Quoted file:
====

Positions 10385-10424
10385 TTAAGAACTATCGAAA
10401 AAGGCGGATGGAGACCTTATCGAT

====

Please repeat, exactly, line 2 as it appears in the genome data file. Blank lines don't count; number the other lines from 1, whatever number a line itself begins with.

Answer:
10385 TTAAGAACTATCGAAA